Chances are that the wine will have come from the Mendoza region of Argentina. This area has really put Malbec ‘on the map’ in recent years, since it grows especially successfully there and seemingly is the classic Argentinian red grape.
However, the origins of the variety go back, as many do, to the centre of the wine world, namely Europe and in particular, France.
Malbec is a relatively thin-skinned grape variety and as such, it is sensitive to frost, rot, pests and disease. Ideal growing conditions are thus extremely important to produce quality wine successfully, with a dry climate and enough, but not too much, sunshine. It is thus a fickle grape and much more sensitive to climate than, for example, Syrah or Cabernet Sauvignon.
For hundreds of years, Malbec was used in substantial quantity in the blends for Bordeaux red wines, but due to the fragility of the variety, it often under-performed. With devastating frosts in the Bordeaux region in 1956, much of the variety was replaced by other types and although still used by some chateaux, plantings are massively down. Nevertheless, a little further up the Garonne river, Malbec has made a real home for itself in the Cahors region of south-west France. Warm daytime temperatures with the influence from the Mediterranean, allow the grapes to ripen well, whilst cool breezes from the Atlantic help to keep pests and disease to a minimum.
Malbec was taken to Argentina by French pioneers and with ideal climatic conditions and terroir, it has been hugely successful there. 70% of Argentina’s wine comes from the Mendoza region and most of this is Malbec. In fact, around 84% of the world’s Malbec is grown here and is exported all over the world. The vines are planted in the foothills of the Andes and can reach up to 5000ft altitude. The dry climate and slow ripening period give rise to wines which are balanced, aromatic and intensely flavoured.
Although there are similarities in the growing conditions in Cahors and Mendoza, the differences in both climate and terroir result in wines of quite different character. Those from Argentina tend to be plummy and fruity, with a soft, velvety texture, whilst from Cahors, they have more structure, firmer tannins and a dark, brooding quality. The calcium content from the limestone soils around Cahors, help maintain the acidity, structure and tannin development. The thin topsoil also forces the roots of the vine to dig deeper for nutrients, also helping to produce more concentration in the grapes.
In Mendoza, the soils are alluvial sands and clays washed down in the melt-waters of the Andes. Here also the vines have to dig deeply for minerals and nutrients, but the sand drains well which is important for rot prevention. The wines produced are rich and robust, with sweet, blackberry fruit.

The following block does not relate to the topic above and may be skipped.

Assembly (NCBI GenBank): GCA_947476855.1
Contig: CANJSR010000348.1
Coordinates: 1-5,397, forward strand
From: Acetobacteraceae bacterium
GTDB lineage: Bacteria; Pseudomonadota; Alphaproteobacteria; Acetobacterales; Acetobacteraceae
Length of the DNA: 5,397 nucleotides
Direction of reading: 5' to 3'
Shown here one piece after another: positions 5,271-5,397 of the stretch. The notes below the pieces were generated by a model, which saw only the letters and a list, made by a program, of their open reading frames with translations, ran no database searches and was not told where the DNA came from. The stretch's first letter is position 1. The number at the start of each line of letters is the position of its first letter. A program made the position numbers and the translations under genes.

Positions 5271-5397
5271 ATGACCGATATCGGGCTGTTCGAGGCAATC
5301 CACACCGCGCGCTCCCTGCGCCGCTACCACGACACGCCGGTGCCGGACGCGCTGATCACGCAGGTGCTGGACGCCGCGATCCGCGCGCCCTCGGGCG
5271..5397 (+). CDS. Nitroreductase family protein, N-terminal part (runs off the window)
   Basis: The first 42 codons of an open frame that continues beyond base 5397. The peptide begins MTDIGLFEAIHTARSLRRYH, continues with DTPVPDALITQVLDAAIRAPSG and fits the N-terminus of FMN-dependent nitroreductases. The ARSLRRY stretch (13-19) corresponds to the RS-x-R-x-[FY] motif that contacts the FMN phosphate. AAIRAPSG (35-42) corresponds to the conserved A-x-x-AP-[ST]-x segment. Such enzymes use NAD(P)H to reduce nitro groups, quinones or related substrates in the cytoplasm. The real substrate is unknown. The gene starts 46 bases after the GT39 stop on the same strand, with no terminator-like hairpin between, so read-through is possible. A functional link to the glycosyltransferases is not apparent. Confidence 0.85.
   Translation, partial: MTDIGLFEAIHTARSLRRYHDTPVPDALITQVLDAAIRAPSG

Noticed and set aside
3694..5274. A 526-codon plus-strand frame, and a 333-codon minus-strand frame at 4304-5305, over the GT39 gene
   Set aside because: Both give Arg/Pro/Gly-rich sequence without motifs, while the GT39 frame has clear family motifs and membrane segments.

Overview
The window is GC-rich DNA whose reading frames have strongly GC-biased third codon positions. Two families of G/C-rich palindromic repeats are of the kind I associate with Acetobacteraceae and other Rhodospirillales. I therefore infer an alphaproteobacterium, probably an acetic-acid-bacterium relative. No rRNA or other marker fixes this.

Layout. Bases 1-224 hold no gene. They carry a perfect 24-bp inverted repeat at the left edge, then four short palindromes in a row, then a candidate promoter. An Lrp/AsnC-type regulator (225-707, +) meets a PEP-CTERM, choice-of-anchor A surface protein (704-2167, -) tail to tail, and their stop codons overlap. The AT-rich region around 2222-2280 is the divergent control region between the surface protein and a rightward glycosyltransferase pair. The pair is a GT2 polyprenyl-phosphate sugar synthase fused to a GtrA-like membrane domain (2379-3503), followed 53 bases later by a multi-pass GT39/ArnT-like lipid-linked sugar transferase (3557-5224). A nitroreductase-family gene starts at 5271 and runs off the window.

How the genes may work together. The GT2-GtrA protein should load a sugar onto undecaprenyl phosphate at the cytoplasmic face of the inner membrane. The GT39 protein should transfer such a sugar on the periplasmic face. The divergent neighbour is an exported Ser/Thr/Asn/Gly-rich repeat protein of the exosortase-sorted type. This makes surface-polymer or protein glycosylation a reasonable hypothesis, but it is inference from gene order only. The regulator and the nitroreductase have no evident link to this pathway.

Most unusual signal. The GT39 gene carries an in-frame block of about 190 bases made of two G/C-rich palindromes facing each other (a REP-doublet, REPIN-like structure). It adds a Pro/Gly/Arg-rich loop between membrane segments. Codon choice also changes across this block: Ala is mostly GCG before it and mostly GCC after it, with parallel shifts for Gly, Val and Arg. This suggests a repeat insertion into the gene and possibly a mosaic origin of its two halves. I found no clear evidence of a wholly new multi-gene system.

Chateau Laur located in the tiny village of Floressas in the Cahors Appellation, produces a range of top quality wines from Malbec, including a Rosé and a rare white wine, produced by removing the skins immediately the grapes are pressed. The reds have firm tannins and deep colour, with black fruit and spice on the nose and palate. Tremendous structure, depth, balance and length. As a contrast, is Clos de los Siete. From the heart of the Uco Valley at the foot of the Andes in Argentina, the wine is made by the top French consultant Michel Rolland. The wine is not pure Malbec, but also uses Cabernet Sauvignon, Merlot and Syrah, producing an exceptional wine with dense, dark berry fruits and notes of chocolate and spice. The 2014 vintage is £16 at Waitrose or Sainsbury.
Richard Esling BSc DipWSET is an experienced wine consultant, agent, writer and educator. An erstwhile wine importer, he runs a wine agency and consultancy company called WineWyse, is founder and principal of the Sussex Wine Academy, chairman of Arundel Wine Society and is an International Wine Judge. Twitter @richardwje. Visit www.winewyse.com.
Don’t miss out on all the latest breaking news where you live.
Here are four ways you can be sure you’ll be among the first to know what’s going on.
1 Make our website your homepage
2 Like our Facebook page
3 Follow us on Twitter
4 Register with us by clicking on ‘sign in’ (top right corner). You can then receive our daily newsletter AND add your point of view to stories that you read here.
And do share with your family and friends – so they don’t miss out!
Be part of it.